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Himalaya ‘ghost cats’ are finally coming into view

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Tourists are getting unprecedented glimpses of snow leopards in India as attitudes toward the predators change, writes Peter Gwin in a feature that will appear in the National Geographic’s July 2020 edition

The old snow leopard was well-known in Kibber. It was unclear when he’d claimed the gorges and cliffs around this ancient Himalayan village, but over the past few years, the people here had come to recognize this large male, with a notched left ear, and kept track of him to the extent anyone could. Like all snow leopards, he was part phantom and would shape-shift, dissolving into these mountains like smoke from the village chimneys, dispersing into the cold, thin air.

The old ones are the ones you must watch. When snow leopards are too old to hunt the ibex and blue sheep that live among the limestone crags, they seek easier prey, the village’s goats and sheep, young horses, and yak calves.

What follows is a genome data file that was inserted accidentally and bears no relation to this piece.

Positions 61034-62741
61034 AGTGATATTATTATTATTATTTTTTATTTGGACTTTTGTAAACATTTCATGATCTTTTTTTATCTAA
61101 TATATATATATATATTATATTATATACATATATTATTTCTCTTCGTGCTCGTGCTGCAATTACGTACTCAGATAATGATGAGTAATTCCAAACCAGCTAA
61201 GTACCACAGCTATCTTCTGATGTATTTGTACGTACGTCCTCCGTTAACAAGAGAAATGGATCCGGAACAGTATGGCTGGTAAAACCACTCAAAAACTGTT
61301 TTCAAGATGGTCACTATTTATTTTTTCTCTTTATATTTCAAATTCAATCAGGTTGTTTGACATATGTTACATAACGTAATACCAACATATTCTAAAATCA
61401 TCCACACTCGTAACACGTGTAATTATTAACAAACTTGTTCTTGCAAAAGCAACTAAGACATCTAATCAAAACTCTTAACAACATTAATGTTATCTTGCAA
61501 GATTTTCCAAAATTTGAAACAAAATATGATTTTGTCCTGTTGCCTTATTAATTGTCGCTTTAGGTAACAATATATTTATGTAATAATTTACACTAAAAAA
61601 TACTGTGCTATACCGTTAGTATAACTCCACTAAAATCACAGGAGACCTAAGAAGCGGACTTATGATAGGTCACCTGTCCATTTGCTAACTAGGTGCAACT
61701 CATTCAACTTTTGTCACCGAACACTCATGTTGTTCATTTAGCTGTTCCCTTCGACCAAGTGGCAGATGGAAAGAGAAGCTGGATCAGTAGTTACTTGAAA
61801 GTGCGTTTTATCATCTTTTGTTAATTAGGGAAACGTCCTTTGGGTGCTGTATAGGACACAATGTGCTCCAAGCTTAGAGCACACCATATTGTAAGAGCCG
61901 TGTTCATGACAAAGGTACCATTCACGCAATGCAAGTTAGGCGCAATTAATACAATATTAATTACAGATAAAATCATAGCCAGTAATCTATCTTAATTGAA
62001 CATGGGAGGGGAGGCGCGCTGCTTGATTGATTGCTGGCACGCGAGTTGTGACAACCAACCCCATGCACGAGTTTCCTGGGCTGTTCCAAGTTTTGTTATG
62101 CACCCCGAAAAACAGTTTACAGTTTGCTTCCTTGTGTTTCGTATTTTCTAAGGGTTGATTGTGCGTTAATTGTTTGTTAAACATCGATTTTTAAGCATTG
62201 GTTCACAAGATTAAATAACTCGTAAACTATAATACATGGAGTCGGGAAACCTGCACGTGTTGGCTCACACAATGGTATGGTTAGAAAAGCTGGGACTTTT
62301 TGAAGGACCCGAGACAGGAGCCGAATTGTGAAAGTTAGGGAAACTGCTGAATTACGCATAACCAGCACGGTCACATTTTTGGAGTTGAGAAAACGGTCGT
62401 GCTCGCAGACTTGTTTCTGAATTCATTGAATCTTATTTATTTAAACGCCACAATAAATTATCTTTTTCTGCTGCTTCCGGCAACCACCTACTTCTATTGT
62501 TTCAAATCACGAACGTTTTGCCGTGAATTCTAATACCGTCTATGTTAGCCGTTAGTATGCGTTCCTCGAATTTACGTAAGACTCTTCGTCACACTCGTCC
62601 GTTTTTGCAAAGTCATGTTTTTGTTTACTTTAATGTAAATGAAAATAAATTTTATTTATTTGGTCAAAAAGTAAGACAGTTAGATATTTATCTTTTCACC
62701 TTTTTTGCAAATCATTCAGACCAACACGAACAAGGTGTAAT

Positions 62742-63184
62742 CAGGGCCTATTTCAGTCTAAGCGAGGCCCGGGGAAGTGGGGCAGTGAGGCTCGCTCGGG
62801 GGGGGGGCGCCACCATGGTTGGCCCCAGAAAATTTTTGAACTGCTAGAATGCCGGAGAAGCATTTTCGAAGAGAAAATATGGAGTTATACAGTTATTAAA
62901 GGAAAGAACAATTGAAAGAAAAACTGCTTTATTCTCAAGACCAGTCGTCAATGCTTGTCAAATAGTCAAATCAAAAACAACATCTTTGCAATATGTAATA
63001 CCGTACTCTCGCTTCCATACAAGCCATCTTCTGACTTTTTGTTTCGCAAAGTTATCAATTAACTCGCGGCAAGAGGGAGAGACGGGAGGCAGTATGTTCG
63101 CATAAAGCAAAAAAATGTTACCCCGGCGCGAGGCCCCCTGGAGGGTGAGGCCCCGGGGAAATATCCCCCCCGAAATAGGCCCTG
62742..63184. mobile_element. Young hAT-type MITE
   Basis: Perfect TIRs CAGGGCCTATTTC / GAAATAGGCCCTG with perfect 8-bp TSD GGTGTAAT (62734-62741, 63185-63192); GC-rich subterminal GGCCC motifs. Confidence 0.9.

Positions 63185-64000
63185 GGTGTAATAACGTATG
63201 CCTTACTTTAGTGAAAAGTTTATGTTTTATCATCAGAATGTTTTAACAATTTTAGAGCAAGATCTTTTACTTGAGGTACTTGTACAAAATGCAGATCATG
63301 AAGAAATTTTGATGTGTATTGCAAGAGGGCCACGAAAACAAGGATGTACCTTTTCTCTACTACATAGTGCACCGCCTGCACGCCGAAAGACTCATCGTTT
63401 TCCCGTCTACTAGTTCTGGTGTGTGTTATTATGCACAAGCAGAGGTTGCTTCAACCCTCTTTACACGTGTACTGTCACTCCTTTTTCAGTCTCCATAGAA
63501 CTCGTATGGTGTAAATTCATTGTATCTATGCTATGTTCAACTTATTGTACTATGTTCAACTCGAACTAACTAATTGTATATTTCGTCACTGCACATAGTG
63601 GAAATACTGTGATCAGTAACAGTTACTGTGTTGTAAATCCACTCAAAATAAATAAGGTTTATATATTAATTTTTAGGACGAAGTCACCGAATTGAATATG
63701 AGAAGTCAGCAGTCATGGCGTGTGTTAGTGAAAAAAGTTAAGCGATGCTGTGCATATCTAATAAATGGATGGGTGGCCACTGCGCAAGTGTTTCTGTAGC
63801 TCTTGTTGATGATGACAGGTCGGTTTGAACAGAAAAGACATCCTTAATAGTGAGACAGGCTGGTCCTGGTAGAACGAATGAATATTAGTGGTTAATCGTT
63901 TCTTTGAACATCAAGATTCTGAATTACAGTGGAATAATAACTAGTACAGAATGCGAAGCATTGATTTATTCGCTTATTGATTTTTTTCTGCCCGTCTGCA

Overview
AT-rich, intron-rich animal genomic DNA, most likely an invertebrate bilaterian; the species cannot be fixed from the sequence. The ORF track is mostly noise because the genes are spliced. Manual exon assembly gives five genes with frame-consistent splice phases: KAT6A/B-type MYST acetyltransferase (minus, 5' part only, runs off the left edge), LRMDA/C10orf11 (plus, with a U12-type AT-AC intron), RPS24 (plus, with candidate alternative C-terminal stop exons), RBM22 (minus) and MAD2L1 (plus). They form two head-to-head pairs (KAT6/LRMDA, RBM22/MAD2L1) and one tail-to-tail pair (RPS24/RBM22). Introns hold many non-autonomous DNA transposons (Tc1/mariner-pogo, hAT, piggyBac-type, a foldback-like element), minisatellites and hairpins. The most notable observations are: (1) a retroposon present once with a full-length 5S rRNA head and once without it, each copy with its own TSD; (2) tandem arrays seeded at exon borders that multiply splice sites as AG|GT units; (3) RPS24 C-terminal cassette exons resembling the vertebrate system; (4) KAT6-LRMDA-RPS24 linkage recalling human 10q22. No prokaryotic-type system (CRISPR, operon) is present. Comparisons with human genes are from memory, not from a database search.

On a bitterly cold afternoon in February, I crouched on the ice-encrusted rim of a gaping chasm, watching the old snow leopard through binoculars. He drowsed on a ledge on the opposite cliff, its sheer walls plunging nearly a thousand feet to the Spiti River. A veil of snowflakes as fine as eyelashes drifted into the gorge, and occasionally, when I jiggled the binoculars, the cat’s smoky fur with charcoal rosettes would be lost among the creases and shadows. “Crap, I lost him again,” I’d whisper. Prasenjeet would look up from his camera and point, and I’d follow his finger back to where the animal lay.

This was, after all, Prasenjeet’s snow leopard. Some of the local guides even called him that. When we’d heard a cat had been spotted, one of them said, “It’s yours,” tapping his left ear. For access to complete feature click here.
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